Food and community spirit bring comfort to displaced families in Lanao del Sur

Support still needed as people begin to rebuild their lives in southern Philippines

Anthony Chase Lim
Jun 18, 2018 · 3 min read

“We fled early and walked under the heat of the sun for several hours. It was difficult, especially for the children. I couldn’t stop their tears,” says Sittie as she recalls the journey it took to reach the municipality of Marantao, Lanao del Sur where her family has settled.

Sittie and her family evacuated from Marawi City in a hurry with only the clothes on their backs. The generosity of her neighbours provided them with pots, pans, and other items. Photo: WFP/Anthony Chase Lim

More than a year since the onset of conflict between rebel groups and government forces in Marawi City, the World Food Programme (WFP) continues to provide food to affected families. Like many others, Sittie and her family left Marawi with nothing but the clothes on their backs. The loss of their belongings, however, pales in comparison to what the conflict also took from them. “I was pregnant when we evacuated,” recalls Sittie as she wipes tears from her eyes. With her husband Basher’s hand in hers, Sittie explains that the stress of the journey and lack of food took a toll on her body, leading to a loss too painful for a mother to express.

The family, including Sittie’s mother, settled in a house owned by her cousin, and, throughout the year, the community welcomed them with open arms.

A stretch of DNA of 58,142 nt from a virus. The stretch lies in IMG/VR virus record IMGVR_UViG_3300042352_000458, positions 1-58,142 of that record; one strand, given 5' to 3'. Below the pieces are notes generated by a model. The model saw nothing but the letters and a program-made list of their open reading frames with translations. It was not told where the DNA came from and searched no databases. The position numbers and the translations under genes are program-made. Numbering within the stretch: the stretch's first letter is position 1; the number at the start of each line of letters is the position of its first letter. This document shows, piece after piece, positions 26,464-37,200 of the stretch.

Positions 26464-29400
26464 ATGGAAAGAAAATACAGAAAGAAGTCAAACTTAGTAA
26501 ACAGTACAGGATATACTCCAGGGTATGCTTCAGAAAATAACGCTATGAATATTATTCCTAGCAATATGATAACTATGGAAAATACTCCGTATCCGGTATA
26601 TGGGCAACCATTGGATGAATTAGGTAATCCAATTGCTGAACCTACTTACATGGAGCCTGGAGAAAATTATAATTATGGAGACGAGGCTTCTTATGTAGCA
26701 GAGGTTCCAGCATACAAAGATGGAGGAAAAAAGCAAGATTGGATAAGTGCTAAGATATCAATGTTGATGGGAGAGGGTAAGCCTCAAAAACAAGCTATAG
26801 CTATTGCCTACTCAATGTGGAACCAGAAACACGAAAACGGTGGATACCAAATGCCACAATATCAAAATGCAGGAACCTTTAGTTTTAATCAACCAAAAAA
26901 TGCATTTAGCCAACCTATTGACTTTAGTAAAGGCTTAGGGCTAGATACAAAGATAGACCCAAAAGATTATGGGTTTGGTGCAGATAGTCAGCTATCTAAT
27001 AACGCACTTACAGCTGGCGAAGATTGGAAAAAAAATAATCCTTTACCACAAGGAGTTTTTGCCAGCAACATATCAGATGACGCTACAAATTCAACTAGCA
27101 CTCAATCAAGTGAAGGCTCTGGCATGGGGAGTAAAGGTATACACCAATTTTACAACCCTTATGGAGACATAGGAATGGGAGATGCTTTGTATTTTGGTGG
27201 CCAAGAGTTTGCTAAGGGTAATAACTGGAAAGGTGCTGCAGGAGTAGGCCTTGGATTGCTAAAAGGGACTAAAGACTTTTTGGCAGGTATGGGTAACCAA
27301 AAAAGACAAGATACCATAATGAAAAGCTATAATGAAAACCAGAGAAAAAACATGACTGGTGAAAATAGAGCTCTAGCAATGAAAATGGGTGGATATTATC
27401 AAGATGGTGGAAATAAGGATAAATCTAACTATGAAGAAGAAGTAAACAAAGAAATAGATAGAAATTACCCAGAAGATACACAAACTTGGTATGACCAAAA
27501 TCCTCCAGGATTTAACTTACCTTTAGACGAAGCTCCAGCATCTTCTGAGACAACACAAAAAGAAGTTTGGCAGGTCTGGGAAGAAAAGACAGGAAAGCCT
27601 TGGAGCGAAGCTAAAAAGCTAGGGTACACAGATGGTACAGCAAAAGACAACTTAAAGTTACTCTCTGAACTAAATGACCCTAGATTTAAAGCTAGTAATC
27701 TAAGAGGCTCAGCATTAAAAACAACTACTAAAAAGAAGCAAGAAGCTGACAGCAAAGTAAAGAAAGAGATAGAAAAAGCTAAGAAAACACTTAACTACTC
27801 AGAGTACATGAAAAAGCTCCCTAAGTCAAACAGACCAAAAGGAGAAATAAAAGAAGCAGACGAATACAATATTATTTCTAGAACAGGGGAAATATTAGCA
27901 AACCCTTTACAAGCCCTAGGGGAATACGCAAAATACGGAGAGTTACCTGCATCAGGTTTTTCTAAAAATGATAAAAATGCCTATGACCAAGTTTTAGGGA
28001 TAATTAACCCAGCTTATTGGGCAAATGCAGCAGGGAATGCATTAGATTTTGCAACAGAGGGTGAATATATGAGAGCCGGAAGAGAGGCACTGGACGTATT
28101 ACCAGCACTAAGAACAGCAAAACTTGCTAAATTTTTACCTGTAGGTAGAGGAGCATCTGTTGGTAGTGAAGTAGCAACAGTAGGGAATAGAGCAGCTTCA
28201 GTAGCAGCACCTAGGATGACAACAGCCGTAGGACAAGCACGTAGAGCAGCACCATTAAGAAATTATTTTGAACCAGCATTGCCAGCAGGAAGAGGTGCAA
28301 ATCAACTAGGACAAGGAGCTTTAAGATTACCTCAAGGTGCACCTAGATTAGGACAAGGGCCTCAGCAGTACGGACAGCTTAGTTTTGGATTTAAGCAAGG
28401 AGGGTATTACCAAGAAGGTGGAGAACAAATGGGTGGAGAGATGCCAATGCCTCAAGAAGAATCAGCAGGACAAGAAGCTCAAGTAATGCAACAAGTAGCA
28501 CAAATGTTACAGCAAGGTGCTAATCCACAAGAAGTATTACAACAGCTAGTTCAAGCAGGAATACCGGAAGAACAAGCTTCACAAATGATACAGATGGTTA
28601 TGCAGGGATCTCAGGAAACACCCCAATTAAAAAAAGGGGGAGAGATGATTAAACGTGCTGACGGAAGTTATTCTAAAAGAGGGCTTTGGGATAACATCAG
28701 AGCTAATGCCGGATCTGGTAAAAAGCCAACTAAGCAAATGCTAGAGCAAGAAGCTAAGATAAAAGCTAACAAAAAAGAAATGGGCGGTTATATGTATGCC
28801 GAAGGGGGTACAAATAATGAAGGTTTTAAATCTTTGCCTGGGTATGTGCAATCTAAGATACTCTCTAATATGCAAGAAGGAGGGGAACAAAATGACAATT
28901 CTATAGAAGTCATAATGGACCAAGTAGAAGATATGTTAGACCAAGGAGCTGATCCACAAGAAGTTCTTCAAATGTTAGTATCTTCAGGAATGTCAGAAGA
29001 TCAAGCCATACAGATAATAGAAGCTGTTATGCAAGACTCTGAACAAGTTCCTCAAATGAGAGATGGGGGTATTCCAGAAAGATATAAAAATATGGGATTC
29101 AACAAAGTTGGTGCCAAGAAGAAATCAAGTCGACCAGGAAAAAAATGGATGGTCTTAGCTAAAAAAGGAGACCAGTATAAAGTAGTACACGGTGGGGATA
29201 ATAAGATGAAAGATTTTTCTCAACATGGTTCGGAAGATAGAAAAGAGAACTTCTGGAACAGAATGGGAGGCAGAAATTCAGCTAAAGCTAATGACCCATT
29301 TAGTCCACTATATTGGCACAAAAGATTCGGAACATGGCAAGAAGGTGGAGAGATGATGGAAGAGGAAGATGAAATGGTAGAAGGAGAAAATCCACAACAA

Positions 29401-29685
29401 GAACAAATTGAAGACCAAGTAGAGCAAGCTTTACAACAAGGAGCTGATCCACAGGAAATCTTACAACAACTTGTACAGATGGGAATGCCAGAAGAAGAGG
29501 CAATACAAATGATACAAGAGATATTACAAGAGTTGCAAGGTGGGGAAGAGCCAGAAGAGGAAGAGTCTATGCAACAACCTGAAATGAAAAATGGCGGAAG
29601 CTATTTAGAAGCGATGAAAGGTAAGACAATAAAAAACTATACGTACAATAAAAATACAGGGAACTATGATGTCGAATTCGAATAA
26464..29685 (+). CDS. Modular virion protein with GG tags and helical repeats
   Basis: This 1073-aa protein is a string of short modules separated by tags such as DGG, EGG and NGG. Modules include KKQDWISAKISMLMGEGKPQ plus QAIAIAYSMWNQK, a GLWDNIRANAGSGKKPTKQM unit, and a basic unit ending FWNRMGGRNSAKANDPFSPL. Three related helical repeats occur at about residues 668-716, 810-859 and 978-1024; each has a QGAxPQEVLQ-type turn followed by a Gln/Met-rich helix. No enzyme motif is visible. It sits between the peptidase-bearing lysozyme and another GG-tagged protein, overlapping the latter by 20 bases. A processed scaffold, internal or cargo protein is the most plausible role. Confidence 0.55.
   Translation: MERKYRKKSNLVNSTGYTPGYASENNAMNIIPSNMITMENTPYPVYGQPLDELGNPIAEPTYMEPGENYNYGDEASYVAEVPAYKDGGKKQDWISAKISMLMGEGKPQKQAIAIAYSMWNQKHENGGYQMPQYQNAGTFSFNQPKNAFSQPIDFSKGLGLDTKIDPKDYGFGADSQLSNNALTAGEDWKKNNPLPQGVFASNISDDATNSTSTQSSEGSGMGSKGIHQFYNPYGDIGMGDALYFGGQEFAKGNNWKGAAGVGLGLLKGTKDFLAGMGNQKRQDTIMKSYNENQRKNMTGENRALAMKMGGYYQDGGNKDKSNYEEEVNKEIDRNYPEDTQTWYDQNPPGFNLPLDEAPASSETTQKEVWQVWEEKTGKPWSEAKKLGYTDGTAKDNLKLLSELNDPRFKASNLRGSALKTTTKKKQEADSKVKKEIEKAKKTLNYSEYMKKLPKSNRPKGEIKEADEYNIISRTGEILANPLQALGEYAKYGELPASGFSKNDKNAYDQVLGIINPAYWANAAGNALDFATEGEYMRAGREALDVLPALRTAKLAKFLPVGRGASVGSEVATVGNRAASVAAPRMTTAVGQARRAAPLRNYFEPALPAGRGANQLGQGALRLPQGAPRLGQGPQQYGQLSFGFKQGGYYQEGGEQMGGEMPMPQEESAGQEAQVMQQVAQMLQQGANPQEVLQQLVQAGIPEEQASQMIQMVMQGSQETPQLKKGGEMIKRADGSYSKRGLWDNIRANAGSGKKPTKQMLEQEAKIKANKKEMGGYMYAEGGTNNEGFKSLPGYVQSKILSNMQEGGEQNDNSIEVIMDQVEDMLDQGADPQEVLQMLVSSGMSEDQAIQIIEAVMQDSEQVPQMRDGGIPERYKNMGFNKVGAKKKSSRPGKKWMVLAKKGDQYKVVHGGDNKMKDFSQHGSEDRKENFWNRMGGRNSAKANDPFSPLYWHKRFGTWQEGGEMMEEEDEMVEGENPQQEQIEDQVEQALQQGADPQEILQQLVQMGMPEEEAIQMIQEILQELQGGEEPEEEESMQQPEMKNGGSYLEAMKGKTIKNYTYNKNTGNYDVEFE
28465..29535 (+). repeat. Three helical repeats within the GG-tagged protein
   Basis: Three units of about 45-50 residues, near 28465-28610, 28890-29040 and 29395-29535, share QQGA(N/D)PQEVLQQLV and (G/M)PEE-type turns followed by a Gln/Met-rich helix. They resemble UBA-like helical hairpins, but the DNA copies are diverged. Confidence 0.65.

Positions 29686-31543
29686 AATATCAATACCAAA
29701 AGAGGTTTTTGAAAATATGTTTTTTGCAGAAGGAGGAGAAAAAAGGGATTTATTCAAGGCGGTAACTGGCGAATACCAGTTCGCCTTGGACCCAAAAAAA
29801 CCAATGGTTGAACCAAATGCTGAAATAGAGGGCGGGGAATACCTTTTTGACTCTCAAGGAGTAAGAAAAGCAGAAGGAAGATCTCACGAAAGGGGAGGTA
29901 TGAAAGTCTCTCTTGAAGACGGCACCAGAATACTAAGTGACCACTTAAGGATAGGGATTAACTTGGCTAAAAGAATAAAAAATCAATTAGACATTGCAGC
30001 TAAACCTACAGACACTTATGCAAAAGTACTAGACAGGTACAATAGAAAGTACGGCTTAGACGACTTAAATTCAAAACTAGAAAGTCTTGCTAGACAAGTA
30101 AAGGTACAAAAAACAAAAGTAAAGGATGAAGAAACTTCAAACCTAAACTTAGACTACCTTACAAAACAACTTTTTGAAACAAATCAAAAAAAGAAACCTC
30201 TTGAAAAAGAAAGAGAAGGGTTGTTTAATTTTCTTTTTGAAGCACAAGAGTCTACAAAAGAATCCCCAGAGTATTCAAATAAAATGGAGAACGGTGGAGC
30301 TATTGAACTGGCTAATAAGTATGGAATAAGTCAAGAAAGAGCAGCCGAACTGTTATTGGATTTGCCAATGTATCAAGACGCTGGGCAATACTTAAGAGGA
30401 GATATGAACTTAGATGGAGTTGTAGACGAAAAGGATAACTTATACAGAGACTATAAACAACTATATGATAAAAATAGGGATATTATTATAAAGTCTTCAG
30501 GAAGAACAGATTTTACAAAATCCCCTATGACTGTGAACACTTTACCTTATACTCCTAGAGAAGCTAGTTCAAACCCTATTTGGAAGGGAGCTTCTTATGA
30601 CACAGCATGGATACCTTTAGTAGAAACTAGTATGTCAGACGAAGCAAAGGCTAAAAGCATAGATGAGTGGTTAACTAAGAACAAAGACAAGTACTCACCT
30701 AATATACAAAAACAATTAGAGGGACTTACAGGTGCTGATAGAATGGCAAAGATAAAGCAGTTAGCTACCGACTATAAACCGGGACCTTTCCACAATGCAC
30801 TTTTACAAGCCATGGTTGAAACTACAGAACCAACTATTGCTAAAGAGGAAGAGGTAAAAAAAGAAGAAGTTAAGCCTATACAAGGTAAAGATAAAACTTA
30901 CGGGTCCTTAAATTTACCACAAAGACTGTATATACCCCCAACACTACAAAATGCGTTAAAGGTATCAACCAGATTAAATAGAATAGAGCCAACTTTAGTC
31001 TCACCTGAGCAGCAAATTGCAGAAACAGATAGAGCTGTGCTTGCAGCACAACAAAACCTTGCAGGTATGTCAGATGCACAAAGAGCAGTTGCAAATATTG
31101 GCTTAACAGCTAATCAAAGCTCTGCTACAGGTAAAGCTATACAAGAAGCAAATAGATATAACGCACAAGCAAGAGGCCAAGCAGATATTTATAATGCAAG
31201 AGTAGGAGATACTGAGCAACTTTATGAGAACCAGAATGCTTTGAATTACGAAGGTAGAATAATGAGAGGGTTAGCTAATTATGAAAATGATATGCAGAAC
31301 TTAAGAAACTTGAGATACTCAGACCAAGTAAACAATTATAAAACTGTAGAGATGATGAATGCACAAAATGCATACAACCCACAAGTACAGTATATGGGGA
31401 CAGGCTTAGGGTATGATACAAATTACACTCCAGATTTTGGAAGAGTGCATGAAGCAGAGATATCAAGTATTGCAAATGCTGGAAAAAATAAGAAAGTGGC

“Most of what you see in our house was given to us by our neighbours and the rest of our community,” says Basher. “They took care of us, fed us, and shared what they could. Early on, they would give us Php 100 (US$ 2) or sometimes a bit of rice.”

Mung beans, a common source of protein in the Philippines, are among the foods that Sittie and Basher are able to purchase at the market. Photo: WFP/Anthony Chase Lim

While grateful for the help they have received, Sittie and Basher know they must also work to provide food for their children. In the nearby lake, Basher is able to catch janitor fish, which Sittie sells at the local market. “We can sell 30 pieces of fish for Php 80 which is enough for us to buy some vegetables to pair with the fish we’ve kept for ourselves,” says Sittie.

Now WFP and the United States Agency for International Development (USAID) Food For Peace programme are providing displaced and returning people with food. More than 45,000 people will receive 50 kg of rice per family every month for the next four months. Shortly after the onset of the Marawi crisis, WFP began working in close partnership with the Philippine Government, through Task Force Bangon Marawi, to provide life-saving food assistance to more than 198,000 people and support 60,000 children with emergency school meals.

“Whenever we receive help, we are thankful — it helps us survive. We don’t have much oftentimes, so we feel blessed to receive this food,” says Basher.

WFP and USAID’s food assistance helps families alleviate their urgent food concerns so they have one thing less to worry about as they look to rebuild their lives and livelihoods after the conflict.

Pregnant with her third child, Sittie is optimistic about the future, but knows that a normal life can only be achieved through livelihood support. Photo: WFP/Anthony Chase Lim

However, much is still needed by displaced families, including Sittie’s. Pregnant once more, she explains that normal life could not start again without livelihood support. “We can only go back to normal if can have support to create a source of income such a sari-sari or small variety store,” she says. Sittie’s mother joins the conversation, requesting a sewing machine to help her create garments and clothes like she once did in Marawi.

Learn more about WFP’s work in the Philippines.

World Food Programme Insight

Insight by The World Food Programme

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